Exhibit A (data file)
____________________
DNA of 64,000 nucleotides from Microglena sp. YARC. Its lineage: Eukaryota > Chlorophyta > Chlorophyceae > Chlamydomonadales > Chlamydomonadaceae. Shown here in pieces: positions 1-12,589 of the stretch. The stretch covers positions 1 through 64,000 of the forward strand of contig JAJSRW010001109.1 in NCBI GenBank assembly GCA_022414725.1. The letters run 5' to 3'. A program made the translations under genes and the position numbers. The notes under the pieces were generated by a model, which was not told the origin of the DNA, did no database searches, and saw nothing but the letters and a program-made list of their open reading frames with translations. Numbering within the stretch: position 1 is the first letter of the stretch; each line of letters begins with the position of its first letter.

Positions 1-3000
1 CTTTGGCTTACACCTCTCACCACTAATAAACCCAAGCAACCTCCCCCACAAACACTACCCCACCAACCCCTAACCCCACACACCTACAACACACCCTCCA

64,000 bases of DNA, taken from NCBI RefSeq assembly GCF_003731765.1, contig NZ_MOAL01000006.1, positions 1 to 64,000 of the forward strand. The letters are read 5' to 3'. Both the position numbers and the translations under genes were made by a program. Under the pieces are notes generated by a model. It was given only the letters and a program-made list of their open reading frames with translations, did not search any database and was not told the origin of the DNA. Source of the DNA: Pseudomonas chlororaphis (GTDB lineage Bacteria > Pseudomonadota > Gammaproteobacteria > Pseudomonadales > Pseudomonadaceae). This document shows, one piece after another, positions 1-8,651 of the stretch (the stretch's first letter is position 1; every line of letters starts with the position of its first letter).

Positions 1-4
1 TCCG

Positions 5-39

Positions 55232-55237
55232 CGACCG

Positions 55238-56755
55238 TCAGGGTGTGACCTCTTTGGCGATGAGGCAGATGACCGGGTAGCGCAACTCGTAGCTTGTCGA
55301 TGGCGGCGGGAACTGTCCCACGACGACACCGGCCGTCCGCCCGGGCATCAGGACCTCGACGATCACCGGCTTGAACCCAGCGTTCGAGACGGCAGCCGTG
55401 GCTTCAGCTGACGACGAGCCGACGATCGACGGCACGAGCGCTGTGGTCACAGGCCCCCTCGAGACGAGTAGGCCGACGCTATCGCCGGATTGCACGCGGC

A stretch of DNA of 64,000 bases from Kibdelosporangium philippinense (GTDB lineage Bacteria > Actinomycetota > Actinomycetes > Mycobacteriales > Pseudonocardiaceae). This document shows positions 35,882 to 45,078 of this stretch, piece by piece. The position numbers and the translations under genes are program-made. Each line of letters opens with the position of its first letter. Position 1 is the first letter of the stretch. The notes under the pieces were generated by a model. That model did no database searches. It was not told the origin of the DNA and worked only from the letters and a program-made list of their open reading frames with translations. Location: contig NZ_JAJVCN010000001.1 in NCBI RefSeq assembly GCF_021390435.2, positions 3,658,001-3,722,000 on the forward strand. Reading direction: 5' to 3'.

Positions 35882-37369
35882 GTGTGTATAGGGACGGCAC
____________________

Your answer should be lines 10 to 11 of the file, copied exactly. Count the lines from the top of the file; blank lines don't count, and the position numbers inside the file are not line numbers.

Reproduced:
Positions 55238-56755
55238 TCAGGGTGTGACCTCTTTGGCGATGAGGCAGATGACCGGGTAGCGCAACTCGTAGCTTGTCGA